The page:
FoodCloud is supplying its technology and expertise developed from its scheme in Ireland, while FareShare brings its knowledge of the UK charity redistribution market and its experience of providing food to an increasing network of frontline organisations that offer hot meals and other support for people in food poverty. All charities will be supported by FareShare to ensure they are using this surplus food safely.

The scheme is already in place at Tesco stores in Ireland, and will now be piloted in ten Tesco stores around the UK.

New figures recently published reveal 55,400 tonnes of food was thrown away at Tesco stores and distribution centres in the UK over the past year, of which around 30,000 tonnes could otherwise have been eaten.

Tesco is committed to ensuring the upfront work they do to make the scheme effective across their own stores is shared with other retailers and food companies.

Dave Lewis, Tesco CEO said:

“No one wants to throw away food which could otherwise be eaten.

“We don’t throw away much food in our own operations but even the 1% we do throw away amounts to 55,400 tonnes.

“To reduce this amount even further, we’ll be working in partnership with FareShare FoodCloud to ensure any food left unsold in our stores at the end of each day is given to local charities.

“This is potentially the biggest single step we’ve taken to cut food waste, and we hope it marks the start of eliminating the need to throw away edible food in our stores.”

Lindsay Boswell, FareShare CEO said:

“FareShare already has a long standing partnership with Tesco and the development of the FareShare FoodCloud is a natural evolution of this.

“We understand that customers get angry when they see food being wasted in their local store. We do too and that is why we have spent 20 years developing our successful charity redistribution model.

“Our partnership with Tesco means we are already able to access surplus food from their supply chain, Distribution Centres and dotcoms.”

Tesco is the only supermarket to publish its own independently assessed food waste data. The latest publication showed that the amount of food thrown away had dipped from 56,580 tonnes in 2013/14 to 55,400 tonnes in 2014/15.The food most commonly thrown away in Tesco stores is from the bakery, followed by fresh fruit and vegetables and convenience items like pre-packaged sandwiches and salads.

Iseult Ward, Co-founder of FoodCloud said:

“FoodCloud has already been successful in connecting food outlets with charities in Ireland through our unique technological solution for surplus food redistribution.

“Our work in Ireland means that over 300 charities have already benefited from using the platform. It has helped us create a robust model that we have translated for the UK market.

“We are delighted to be working in partnership with both FareShare and Tesco so that we can bring our solution in to the UK to ensure that more charities can benefit. We are looking forward to the developments that will come about as a result of this trial.”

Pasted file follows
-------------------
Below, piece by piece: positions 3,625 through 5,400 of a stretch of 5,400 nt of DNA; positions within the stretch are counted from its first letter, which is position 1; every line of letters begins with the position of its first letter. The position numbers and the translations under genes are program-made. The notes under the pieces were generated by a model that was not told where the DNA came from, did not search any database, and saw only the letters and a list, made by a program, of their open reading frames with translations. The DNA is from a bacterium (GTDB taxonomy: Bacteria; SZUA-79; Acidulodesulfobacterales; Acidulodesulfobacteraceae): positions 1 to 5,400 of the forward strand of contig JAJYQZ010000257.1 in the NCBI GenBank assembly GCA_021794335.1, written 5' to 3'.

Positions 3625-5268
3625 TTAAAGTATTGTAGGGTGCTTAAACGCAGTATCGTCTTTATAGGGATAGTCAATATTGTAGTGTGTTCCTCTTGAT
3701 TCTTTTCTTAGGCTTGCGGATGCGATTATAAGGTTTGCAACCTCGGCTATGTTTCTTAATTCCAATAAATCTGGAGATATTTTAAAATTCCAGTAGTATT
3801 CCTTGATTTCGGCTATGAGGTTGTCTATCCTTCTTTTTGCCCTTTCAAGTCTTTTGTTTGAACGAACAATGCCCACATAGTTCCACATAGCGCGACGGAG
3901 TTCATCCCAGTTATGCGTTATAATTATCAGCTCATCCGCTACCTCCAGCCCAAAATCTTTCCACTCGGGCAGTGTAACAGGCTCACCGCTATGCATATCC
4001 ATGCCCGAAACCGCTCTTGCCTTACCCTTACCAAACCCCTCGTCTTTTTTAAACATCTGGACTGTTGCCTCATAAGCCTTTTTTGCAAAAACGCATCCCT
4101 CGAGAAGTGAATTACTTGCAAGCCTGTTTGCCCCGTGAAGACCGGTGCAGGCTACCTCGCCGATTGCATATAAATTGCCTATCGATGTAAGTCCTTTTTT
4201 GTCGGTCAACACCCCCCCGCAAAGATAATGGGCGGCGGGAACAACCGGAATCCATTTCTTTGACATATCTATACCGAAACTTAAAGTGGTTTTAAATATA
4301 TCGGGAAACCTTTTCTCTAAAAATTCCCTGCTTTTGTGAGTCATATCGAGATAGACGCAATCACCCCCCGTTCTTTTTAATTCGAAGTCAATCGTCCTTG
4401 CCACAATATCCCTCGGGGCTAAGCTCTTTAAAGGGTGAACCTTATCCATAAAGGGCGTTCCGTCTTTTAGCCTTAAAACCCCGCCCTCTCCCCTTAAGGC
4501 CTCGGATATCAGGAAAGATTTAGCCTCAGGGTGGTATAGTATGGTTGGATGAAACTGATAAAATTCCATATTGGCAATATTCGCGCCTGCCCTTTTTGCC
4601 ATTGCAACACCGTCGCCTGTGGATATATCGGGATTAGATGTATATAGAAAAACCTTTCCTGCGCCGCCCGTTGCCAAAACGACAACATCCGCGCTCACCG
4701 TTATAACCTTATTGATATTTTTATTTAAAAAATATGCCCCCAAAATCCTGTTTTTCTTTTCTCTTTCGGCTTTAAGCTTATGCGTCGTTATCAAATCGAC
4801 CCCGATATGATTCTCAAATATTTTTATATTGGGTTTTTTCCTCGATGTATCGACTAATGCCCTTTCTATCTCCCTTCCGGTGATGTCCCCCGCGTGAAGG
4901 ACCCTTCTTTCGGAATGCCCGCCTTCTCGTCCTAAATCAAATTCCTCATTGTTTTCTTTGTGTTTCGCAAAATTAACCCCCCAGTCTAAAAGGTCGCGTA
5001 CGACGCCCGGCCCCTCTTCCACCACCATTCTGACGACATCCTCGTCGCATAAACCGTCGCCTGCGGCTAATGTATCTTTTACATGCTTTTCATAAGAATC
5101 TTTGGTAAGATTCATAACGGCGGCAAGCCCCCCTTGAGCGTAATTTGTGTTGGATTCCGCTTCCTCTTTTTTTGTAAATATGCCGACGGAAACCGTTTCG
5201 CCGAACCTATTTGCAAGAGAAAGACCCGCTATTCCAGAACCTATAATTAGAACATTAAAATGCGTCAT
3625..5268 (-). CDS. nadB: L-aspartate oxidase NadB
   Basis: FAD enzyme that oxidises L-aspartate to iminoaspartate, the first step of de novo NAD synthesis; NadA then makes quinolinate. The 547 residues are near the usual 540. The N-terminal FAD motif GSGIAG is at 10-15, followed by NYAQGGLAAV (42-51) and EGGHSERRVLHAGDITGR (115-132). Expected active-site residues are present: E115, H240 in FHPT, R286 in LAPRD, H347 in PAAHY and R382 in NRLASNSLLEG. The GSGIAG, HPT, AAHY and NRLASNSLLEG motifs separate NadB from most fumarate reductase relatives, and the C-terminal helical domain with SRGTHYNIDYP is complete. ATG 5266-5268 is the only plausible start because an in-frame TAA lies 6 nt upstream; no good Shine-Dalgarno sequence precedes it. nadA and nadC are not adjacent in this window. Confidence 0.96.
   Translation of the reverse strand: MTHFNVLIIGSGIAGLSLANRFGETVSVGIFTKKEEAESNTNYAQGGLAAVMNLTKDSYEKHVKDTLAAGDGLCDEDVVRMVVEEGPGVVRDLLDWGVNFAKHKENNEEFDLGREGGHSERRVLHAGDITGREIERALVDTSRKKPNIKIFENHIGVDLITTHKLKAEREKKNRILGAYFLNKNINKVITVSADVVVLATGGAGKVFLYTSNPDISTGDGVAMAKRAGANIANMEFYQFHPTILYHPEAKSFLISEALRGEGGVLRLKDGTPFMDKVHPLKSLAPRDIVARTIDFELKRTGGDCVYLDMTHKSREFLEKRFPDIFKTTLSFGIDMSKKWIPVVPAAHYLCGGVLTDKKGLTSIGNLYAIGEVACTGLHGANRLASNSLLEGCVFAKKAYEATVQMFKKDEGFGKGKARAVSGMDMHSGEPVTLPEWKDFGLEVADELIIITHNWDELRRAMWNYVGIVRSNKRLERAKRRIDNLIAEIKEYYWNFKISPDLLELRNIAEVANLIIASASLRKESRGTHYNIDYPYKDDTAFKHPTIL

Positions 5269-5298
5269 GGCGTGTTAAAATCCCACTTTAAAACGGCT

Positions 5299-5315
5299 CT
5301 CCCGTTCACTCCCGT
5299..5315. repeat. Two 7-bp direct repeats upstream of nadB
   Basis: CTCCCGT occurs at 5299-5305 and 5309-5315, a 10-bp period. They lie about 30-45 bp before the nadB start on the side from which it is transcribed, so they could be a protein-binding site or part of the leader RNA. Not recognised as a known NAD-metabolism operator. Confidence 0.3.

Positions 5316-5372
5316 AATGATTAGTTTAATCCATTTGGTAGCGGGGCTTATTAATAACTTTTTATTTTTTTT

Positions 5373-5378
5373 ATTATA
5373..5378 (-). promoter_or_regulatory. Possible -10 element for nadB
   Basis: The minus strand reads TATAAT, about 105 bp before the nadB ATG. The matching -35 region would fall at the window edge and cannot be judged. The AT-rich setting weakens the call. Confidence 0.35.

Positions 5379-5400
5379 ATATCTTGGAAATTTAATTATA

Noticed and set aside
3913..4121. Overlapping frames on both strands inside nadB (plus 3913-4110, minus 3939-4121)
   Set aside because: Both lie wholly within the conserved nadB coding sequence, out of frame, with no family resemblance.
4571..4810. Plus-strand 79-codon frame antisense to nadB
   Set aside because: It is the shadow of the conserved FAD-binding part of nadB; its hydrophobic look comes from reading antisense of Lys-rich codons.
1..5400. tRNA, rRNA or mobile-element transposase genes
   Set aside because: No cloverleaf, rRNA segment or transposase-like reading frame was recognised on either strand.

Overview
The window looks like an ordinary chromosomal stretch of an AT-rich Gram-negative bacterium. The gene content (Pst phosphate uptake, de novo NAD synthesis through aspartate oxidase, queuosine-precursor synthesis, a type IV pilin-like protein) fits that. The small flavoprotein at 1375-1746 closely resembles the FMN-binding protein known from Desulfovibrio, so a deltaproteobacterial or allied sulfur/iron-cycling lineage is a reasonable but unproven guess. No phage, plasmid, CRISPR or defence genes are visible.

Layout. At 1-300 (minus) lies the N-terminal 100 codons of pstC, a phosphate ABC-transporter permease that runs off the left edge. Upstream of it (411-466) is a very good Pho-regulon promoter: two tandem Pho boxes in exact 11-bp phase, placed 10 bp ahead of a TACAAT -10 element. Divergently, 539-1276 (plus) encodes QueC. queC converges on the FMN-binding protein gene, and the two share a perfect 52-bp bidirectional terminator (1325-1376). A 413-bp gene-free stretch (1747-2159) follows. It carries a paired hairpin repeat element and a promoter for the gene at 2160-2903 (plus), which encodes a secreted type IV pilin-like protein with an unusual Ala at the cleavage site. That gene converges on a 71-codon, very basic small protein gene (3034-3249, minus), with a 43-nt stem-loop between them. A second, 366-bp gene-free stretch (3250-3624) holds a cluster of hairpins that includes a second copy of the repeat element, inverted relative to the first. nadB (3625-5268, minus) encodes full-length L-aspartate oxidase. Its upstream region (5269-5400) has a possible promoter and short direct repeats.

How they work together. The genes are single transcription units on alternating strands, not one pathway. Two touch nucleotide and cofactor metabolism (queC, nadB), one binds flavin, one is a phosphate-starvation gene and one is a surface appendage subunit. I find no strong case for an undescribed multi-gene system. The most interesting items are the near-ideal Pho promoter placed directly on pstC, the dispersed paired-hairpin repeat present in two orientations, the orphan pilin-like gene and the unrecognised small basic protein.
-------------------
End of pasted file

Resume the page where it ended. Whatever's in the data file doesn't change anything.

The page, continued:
FareShare FoodCloud is the latest innovation in Tesco’s work with FareShare on the provision of surplus food. The partnership spans over three years and has included activities which make food available from the Tesco supply chain, Distribution Centres and Dotcom centres. This has seen four and a half million meals of surplus food donated to support nearly 2,000 charities and community groups across the UK.

Across the food supply chain, around 1% of food waste occurs within supermarket operations. The rest is thrown away earlier in the chain – in suppliers’ fields and factories – or in customers’ own homes.

Tesco sees a shared responsibility when it comes to tackling food waste. It is working with its suppliers to cut food waste in the supply chain, and is helping customers to reduce the amount of food thrown away in their homes. Tesco ended Buy One Get One Free offers on fruit and vegetables in the UK in April 2014. Tesco has also worked with the Waste & Resources Action Programme (WRAP) to include ‘Love Food Hate Waste’ hints and tips on the packaging of a number of fruit and vegetable products on sale.

Notes to editors

  • We want to do everything we can to make sure as much surplus food as possible goes to people who really need it. If this isn’t possible, food waste is recycled and used to feed farm animals or used for biofuels.

About FareShare FoodCloud:

  • Charities and community groups can register their interest at: www.fareshare.org.uk/fareshare-foodcloud
  • If you are already a charity receiving food directly from a store then this will not affect your ability to continue picking this up.

About FareShare:

  • FareShare is a unique charity fighting hunger and its underlying causes by  providing food to more than 1,923 local charities and community organisations across the UK, including homeless shelters, children’s breakfast clubs, women’s refuge centres and luncheon clubs for the older people, helping  to feed 149,000 people every week
  • By working in partnership with the food industry, FareShare received 7,360 tonnes of food last year. The majority of this was surplus and would otherwise have gone to waste. This was mainly fresh produce, such as fruit, vegetables and meat
  • Last year FareShare redistributed enough food for 15.3 million meals, saving each charity an average of £13,000 a year
  • FareShare’s member charities prepare and serve the food onsite, offering their beneficiaries a hot, nutritious meal when they may otherwise go without